15 Change Proposal Questions What changes are going to be made? What machines will you be working on? What are the pre-maintenance window dependencies, and due dates? What needs to be up for the change to happen? (…and who needs to be there for support and/or testing) What will be affected by the change? Who is performing the work How long, and what additional helpers needed? What test procedures? What equipment & systems? What is the back-out plan and how long will that take?

16 How Long Was That? Keep records of downtime required for specific tasks. Use those numbers to predict the future. Use those records to refine your process. Log information is very useful for communicating with the boss.

17 Conclusion Plan your work Work your plan Analyze the results

18 Paper: The Cost of Downtime by David Patterson

19 Citation A Simple Way to Estimate the Cost of Downtime David A. Patterson – University of California at Berkeley Presented at 2002 LISA XVI – November 3-8, 2002 – Philadelphia, PA pp. 185-188

20 Thesis The cost of downtime can be calculated. Uses direct and indirect costs.

21 Cost of One Hour of Downtime Brokerage Operations$6,450,000 Credit card auth2,600,000 eBay225,000 Amazon.com180,000 Package shipping service150,000 Home shopping channel113,000 Catalog sales center90,000 Airline reservation center89,000 Cellular service activation41,000 On-line network fees25,000 ATM service fees14,000 Source: Contingency Planning Research, 2000

22 What Causes Failures? Public Switched Telephone Network Overload – 11% Software – 8% Hardware – 22% Operator – 59% Internet sites Overload – 0% Software – 34% Hardware – 15% Operator – 51%

23 Points Made Downtime is expensive. The greatest single contributor to downtime is operator error. Kill that problem, and downtime is cut by half. Operator-induced downtime is probably under- reported because the operators are busy un- doing their mistakes instead of logging downtime. –Besides, the system didn’t go down on its own anyhow!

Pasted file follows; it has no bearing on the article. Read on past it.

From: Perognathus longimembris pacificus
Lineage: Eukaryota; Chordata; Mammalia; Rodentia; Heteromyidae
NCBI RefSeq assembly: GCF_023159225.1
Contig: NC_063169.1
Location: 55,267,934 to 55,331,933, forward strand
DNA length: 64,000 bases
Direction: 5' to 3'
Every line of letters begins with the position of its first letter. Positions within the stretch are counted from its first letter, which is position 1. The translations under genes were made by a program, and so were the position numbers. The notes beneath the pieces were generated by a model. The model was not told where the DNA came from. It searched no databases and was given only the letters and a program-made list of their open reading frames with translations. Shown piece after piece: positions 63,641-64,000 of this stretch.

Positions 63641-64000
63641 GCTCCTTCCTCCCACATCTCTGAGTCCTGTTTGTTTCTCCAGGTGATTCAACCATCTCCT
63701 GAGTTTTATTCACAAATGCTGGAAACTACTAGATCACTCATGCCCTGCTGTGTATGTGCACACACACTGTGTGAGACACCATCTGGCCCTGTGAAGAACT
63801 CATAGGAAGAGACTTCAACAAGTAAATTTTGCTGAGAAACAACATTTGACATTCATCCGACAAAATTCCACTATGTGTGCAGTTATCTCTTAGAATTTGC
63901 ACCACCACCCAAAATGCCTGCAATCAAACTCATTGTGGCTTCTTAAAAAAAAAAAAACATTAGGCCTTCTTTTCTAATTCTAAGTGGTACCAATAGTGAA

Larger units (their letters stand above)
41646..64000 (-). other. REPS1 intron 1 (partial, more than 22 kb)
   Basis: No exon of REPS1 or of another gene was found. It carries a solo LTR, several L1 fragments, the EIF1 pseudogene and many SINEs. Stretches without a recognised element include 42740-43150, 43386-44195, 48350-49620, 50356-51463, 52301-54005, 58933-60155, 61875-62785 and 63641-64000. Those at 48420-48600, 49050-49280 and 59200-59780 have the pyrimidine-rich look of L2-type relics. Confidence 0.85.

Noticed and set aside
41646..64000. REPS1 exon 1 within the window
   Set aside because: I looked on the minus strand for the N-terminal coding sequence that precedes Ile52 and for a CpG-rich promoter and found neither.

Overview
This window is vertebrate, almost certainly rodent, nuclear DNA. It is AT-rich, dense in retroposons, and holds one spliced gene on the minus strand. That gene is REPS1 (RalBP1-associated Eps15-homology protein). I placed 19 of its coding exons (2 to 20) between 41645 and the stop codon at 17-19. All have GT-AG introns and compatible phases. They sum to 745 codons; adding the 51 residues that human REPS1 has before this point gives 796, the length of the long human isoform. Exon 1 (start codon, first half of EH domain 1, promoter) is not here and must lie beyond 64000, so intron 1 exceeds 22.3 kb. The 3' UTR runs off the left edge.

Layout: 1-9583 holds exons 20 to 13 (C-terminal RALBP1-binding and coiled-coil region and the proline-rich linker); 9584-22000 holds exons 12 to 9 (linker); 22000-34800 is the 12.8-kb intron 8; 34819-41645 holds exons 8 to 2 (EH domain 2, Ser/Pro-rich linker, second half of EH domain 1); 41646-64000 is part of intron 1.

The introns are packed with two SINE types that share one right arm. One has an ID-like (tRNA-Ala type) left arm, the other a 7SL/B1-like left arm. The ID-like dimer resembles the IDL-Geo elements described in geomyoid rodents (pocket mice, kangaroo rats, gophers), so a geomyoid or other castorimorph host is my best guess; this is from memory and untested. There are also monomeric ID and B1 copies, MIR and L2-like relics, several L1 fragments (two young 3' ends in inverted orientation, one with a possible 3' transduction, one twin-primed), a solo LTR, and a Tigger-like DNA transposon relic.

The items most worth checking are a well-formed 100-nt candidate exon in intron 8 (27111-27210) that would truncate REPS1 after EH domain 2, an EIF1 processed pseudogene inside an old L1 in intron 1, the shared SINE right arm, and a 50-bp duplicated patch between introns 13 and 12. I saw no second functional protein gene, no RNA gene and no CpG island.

24 Points Missed Your customers are only a click away from the competition. If you’re down, your customers are GONE. To get them back: –You’ll have to bribe them (affects profit margin) or –The competition will have to make a mistake Once they’re gone, your customers may very well never come back because they are happy wherever they went. Hence: Downtime contributes to loss of market share, which has long-term effects.

25 The Moat Around Your Castle What keeps your customers from fleeing? –Trust in you that makes them patient –They know their way around your Website –Conversion cost (maybe they’re used to working with you) –The competition may be worse –Each of these will keep customers in the short term, but presents an opportunity for the competition to steal your thunder

26 The Bottom Line Downtime probably costs you a lot more than you recognize. Downtime impacts you to the extent that your company depends on the system. Dependence tends to grow without being noticed, so it’s easy to stay in denial about it.

27 Step 1 1.Measure your downtime. 2.Identify the cause of each downtime. 3.Work on the problem. 4.Go To step 1.